This story shows the importance of having an interesting concept, of having a plot, of having high stakes so that the character cares so that the audience cares, and of the action revealing how the character feels. 

- Scott

For more information on plot and raising the stakes, refer to: 

Alternative movie reviews at Film Vault (no connection to this web site.)

For full credits, and for movie reviews with which I usually disagree regarding entertainment value, visit the TV Guide movie database. These links are for convenience, and there is no business association.

The Mighty, Miramax, 1998., Peter Chelsom, Director. Charles Leavitt, Rodman Philbrick, Screenplay.

This movie worked better than Simon Birch, which has a lot of similarities. Both involve young men who are held back by their backgrounds and who befriend someone who is held back physically. Together they assist and complement each other. 

Why does one movie work and the other not? Not the actors - both had fine acting. This movie had superlative performances by Maxwell Kane (who played Elden Henson - the "giant" who is emotionally repressed - moving from dim/dull and inching his way out to a spectacular full emotional ending) and Kieran Culkin (who played Kevin Dillon- the physically handicapped young man). Both stories are driven by theme and characterization, not by plot, which is a little unusual but welcome. 

Theme is the key to why one worked well and the other didn't. Simon Birch attempts to answer the big "why?" Each of us have a destiny, and Simon was determined to make us see his. Everyone is important, he seemed to say, and his life is proof of it. Fine message with which I can't argue (and which I have written about myself for fun in Priest of Sales). It's just that real life may bear out Birch's beliefs, but pushing religious beliefs in a movie (or elsewhere) typically doesn't work very well. One's religious views are a personal matter and an entire audience isn't open to a "message" - it is seeing a character act on his faith that is important and works well. Arguably, Simon Birch acted on his faith, but the movie carried the "message" whether intended or not. And yet, in reality there was little difference between the two.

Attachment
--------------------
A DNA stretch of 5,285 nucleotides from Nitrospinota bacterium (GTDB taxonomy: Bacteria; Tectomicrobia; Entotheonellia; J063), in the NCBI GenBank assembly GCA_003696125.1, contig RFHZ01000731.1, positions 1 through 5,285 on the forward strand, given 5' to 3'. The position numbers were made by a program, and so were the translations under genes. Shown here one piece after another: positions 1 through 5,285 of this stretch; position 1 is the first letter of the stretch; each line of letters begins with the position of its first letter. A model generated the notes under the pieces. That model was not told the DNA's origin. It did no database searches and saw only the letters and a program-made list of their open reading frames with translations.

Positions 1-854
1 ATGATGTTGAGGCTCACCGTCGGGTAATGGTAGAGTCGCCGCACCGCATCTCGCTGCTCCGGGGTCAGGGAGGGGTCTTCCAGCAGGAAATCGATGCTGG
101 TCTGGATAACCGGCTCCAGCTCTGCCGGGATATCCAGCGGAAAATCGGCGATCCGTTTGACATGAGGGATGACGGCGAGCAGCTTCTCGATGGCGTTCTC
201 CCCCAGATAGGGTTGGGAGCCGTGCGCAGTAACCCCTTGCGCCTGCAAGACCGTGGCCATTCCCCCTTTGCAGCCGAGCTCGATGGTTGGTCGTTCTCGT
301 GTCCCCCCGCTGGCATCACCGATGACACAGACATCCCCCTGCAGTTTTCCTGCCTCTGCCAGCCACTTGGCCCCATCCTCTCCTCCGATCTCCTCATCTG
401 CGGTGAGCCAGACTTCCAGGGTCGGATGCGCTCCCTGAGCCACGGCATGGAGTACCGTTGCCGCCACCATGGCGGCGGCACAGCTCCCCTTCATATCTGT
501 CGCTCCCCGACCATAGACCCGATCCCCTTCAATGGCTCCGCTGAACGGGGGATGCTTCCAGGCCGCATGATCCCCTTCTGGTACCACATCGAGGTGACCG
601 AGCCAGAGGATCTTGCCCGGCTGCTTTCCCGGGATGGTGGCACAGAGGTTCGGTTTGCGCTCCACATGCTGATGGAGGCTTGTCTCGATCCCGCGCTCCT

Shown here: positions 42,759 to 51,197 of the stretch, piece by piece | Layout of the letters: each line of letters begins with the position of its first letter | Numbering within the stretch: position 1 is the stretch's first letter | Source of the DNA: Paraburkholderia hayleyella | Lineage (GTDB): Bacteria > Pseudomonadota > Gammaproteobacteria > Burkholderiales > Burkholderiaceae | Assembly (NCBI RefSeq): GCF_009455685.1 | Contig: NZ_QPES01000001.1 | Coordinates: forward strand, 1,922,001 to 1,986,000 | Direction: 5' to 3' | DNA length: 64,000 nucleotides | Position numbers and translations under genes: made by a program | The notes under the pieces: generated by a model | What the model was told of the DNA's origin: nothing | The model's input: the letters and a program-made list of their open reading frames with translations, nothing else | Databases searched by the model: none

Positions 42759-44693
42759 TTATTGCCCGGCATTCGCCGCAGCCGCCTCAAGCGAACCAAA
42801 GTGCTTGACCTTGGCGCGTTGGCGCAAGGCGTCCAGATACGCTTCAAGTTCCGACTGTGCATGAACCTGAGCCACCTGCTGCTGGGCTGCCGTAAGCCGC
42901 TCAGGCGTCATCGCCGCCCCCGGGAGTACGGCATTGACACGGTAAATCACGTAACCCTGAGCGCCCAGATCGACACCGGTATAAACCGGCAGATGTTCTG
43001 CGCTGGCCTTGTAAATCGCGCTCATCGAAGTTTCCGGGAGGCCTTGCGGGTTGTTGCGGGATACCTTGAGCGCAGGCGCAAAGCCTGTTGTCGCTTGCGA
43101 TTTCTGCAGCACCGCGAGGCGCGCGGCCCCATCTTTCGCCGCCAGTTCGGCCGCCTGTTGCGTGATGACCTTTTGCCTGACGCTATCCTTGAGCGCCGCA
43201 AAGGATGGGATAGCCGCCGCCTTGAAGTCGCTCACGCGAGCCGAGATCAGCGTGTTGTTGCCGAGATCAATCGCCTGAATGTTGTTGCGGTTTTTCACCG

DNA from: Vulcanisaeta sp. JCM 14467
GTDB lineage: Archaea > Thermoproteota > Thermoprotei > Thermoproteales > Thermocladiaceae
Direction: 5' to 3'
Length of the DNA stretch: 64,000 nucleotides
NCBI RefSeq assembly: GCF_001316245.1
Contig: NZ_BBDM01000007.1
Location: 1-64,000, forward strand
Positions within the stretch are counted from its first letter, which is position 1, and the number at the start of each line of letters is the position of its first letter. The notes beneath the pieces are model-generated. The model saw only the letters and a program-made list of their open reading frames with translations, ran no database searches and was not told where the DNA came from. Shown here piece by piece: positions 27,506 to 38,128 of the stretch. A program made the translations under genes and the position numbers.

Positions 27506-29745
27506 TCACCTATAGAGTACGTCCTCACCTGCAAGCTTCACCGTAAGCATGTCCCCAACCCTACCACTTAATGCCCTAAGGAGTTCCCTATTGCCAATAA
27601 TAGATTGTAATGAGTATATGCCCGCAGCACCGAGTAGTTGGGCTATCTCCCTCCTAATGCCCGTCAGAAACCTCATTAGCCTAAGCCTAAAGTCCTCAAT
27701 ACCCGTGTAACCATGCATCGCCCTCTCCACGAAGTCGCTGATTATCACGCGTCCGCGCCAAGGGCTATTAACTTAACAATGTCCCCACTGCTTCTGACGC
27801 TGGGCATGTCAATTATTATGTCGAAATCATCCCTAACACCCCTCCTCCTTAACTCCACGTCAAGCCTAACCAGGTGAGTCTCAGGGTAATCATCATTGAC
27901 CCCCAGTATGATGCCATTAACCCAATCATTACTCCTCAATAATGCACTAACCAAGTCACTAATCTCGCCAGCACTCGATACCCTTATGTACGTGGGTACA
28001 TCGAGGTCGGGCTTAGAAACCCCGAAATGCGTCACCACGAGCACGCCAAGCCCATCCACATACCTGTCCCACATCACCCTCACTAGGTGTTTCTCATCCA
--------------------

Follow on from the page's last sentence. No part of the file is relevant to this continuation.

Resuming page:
In contrast, The Mighty was about two boys working at creating their own destiny. Fate had already left its mark, Eldon became inspired by the indomitable Dillon - who had already faced his destiny and learned to work with it, and together they took the reigns of the future in their own hands. They aspired to a higher vision - the knights - and through it they found the courage to become what they could be. But Simon Birch was just as irrepressible - nothing could keep him down and he would allow nothing to defeat him. We could certainly identify with both boys: the need for friendship and acceptance, the need for overcoming physical problems, the need to feel like you belong and have a place in life, the need to feel like you are making a contribution or "slaying dragons." Both of the physically disabled boys die at the end, and both of the other boys gain some closure about their fathers. Both are good stories. So what is the difference? 

One movie is a triumph of destiny, the other is a triumph of the human spirit. 

- Scott